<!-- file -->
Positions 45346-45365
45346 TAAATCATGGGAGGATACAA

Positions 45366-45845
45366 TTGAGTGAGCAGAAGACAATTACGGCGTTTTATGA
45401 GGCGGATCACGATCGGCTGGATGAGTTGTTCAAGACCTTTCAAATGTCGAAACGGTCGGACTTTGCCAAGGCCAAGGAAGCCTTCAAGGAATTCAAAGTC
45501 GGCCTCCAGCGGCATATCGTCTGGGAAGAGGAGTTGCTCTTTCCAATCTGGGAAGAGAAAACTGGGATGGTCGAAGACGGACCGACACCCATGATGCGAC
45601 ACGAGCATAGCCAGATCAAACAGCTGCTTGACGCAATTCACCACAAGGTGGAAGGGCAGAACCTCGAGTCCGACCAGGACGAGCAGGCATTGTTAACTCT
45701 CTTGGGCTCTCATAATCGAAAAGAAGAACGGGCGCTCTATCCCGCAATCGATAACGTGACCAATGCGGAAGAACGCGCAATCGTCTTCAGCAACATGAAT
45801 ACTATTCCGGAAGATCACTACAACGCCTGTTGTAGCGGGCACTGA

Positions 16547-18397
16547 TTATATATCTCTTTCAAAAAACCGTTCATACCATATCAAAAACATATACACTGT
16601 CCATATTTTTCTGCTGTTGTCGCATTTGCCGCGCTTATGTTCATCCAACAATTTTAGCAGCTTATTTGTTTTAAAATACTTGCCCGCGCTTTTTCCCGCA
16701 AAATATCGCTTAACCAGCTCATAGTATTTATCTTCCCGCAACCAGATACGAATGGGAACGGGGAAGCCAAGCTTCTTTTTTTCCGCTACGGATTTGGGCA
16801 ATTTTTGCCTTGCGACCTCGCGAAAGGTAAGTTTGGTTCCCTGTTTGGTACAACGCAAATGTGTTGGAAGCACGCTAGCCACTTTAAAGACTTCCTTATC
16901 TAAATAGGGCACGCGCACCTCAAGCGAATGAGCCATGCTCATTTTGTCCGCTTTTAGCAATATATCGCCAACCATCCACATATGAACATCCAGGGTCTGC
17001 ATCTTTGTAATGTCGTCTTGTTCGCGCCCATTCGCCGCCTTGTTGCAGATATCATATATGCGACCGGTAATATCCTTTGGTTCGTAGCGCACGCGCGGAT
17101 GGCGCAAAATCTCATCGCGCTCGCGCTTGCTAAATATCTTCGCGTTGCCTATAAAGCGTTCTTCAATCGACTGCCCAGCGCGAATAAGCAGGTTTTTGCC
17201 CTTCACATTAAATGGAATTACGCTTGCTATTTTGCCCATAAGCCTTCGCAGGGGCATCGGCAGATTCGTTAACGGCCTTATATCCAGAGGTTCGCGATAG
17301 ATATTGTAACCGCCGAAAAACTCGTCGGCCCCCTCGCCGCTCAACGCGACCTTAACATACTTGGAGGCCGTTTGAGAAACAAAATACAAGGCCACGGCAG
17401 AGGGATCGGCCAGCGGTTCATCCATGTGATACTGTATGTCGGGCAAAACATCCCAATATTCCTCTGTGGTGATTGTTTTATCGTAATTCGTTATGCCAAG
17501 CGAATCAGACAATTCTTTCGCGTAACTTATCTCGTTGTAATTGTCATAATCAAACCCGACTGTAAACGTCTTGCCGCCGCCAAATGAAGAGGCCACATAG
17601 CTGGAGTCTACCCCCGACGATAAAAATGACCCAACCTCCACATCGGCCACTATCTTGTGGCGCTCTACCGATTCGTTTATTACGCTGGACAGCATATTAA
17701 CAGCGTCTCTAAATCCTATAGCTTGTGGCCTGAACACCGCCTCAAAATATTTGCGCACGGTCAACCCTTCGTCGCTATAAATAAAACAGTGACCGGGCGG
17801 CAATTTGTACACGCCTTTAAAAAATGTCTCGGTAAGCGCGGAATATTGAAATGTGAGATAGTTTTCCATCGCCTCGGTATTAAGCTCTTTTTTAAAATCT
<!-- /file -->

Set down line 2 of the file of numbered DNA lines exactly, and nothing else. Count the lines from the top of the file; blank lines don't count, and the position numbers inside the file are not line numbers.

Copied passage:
45346 TAAATCATGGGAGGATACAA